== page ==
Third Annual Research Showcase, April 11, 2007
“The Effect of Mercuric Ion APTT on PT Clotting Tests”
Advisor Professor Charles Spillert, New Jersey Medical School
Mercuric ion (Hg2+) has been found to increase coagulant activity in whole blood. We conducted an in vitro study to determine whether mercuric chloride (HgCl2) has an effect on blood coagulation when added to whole blood solutions containing either PT or APTT reagent. We used 10 µl of 10% PT reagent and 10 µl of 10% APTT reagent and added them to separate solutions of 990 µl of human citrated whole blood (CWB). Mercuric chloride was added to each reagent sample and compared to the samples containing only reagent. The incubation period was 5 minutes at 37ºC. The blood clotting time was measured in seconds using a Sonoclot Coagulation Analyzer. PT and HgCl2 resulted in no change in clotting time when compared to that of just PT. APTT, in combination with HgCl2, resulted in a significant reduction in clotting time when compared to that of just APTT (p<0.01). The data in this study suggests that HgCl2 and APTT concurrently stimulate coagulation.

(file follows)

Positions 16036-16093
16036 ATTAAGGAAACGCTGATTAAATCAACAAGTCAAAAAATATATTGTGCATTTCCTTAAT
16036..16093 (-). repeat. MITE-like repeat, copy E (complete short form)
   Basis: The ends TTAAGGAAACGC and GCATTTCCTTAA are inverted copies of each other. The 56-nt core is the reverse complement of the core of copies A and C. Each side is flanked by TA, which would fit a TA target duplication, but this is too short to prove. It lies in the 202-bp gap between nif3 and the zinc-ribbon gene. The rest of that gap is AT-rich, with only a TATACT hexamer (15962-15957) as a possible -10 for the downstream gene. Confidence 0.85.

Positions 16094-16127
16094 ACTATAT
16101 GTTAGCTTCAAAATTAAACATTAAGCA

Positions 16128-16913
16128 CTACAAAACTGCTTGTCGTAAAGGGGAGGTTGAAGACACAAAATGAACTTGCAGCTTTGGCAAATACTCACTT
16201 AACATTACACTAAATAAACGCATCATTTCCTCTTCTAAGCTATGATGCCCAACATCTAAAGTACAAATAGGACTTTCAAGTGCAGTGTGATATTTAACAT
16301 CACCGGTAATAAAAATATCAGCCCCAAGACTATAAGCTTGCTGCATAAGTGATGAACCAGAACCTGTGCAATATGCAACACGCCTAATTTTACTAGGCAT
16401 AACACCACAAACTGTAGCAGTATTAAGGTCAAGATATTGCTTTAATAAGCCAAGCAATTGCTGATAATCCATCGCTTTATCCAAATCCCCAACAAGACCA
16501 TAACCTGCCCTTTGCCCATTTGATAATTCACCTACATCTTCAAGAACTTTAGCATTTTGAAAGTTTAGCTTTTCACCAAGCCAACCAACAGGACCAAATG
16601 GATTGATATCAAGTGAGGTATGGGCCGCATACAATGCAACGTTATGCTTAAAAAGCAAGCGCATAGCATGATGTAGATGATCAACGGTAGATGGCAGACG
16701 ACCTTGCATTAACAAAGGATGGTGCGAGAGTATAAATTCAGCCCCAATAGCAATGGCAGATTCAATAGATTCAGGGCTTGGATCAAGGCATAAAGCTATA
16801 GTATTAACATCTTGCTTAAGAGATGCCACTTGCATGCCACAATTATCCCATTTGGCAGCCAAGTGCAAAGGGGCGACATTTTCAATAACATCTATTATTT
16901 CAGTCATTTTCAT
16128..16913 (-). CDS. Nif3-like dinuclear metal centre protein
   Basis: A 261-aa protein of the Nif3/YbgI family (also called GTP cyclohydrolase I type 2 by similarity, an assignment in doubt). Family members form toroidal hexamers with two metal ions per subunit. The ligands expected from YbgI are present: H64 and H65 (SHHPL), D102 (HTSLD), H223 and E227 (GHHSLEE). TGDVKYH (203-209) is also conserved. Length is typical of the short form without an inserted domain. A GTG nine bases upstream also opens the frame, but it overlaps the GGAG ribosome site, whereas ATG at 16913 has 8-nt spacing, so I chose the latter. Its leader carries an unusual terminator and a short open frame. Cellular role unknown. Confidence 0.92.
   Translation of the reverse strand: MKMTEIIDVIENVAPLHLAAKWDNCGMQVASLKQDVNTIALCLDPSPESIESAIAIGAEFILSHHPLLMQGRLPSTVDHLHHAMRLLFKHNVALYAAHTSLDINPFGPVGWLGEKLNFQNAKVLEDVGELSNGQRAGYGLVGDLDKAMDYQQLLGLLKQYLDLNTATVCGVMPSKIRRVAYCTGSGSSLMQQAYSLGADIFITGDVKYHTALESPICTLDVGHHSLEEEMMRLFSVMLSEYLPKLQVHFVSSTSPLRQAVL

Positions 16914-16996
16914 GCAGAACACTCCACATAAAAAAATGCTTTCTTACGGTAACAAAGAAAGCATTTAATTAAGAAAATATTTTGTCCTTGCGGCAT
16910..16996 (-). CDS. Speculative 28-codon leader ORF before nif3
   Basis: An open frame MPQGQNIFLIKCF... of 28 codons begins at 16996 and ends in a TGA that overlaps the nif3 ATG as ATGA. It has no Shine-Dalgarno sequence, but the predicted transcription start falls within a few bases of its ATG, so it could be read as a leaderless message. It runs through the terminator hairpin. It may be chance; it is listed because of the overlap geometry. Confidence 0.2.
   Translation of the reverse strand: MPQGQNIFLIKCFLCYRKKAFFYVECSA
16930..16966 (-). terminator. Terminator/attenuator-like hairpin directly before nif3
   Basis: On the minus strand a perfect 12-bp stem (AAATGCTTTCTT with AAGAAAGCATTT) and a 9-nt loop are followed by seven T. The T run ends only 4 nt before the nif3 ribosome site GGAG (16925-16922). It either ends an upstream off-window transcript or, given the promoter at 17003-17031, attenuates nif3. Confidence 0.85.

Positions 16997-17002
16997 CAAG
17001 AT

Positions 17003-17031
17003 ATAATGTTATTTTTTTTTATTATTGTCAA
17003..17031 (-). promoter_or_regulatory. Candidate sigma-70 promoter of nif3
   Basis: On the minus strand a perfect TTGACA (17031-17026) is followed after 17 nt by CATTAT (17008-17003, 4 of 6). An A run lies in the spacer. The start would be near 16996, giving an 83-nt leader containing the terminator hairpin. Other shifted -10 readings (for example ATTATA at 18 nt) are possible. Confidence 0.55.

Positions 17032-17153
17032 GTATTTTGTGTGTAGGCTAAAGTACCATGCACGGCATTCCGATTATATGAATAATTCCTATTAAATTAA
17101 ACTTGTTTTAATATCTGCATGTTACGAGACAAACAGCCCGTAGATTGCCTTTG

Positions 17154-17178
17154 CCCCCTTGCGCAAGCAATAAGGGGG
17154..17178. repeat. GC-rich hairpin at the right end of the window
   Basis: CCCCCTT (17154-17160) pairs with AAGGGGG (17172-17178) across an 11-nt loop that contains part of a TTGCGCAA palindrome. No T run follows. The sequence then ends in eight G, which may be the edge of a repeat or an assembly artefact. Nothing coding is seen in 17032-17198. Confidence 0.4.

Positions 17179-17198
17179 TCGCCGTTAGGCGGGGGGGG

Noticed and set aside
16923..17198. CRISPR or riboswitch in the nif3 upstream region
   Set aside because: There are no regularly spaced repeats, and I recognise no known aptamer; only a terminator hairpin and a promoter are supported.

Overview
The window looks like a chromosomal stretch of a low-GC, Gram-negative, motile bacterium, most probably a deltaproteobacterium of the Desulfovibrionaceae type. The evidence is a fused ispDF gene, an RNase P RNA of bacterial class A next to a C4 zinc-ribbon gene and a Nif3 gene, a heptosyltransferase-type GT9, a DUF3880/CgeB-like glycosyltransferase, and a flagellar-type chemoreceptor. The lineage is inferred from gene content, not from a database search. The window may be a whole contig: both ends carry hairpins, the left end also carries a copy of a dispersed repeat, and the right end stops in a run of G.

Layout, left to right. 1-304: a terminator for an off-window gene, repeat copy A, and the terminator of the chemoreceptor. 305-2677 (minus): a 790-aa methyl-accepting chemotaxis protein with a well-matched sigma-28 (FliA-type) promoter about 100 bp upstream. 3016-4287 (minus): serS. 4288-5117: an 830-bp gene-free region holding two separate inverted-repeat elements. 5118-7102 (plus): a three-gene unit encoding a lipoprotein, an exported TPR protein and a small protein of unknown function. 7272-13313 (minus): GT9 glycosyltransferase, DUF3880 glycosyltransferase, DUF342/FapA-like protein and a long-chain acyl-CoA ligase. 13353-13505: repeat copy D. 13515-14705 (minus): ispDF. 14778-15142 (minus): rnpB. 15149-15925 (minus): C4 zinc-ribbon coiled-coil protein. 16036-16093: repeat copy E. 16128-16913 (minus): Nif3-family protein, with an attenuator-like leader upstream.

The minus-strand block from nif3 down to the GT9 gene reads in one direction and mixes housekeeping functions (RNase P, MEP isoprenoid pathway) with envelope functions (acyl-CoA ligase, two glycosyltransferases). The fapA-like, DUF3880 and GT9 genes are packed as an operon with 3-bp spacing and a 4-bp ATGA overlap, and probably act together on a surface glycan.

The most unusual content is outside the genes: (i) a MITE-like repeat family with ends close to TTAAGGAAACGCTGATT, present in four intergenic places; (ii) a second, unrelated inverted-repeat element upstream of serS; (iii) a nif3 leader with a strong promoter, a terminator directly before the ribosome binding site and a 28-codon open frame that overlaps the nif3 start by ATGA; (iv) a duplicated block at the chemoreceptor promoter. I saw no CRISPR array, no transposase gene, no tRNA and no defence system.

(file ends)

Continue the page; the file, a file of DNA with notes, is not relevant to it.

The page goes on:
Krystian F. Jarosz
“Assessing Genetic Susceptibility to Early Onset Periodontitis”
Advisor Professor S. Diehl, New Jersey Dental School
Aggressive periodontitis is a rare destructive disease of the periodontal tissue that occurs in young individuals. Recently there has been an increased amassing of evidence for a genetic susceptibility to this classification of periodontal disease. This study aims to explore such a hypothesis of genetically programmed disease-genes via genotyping with SNP genetic markers. The study incorporates reaction plate preparation, assay operation, reading of the genotype, and lastly statistical analysis of obtained findings. Studies such as this are performed with the broad intention of future genetic therapy applications such as the preparation of personalized drugs that may ameliorate disease symptoms, or prevent disease altogether.
Jasneet Kaur and Tao Lin ( Math)
“Impact of Constitutively Active RhoA and Change in Cell Shape on Mitotic Spindle Orientation”
Advisors Professor Amitabha Bose and Professor Edward Bonder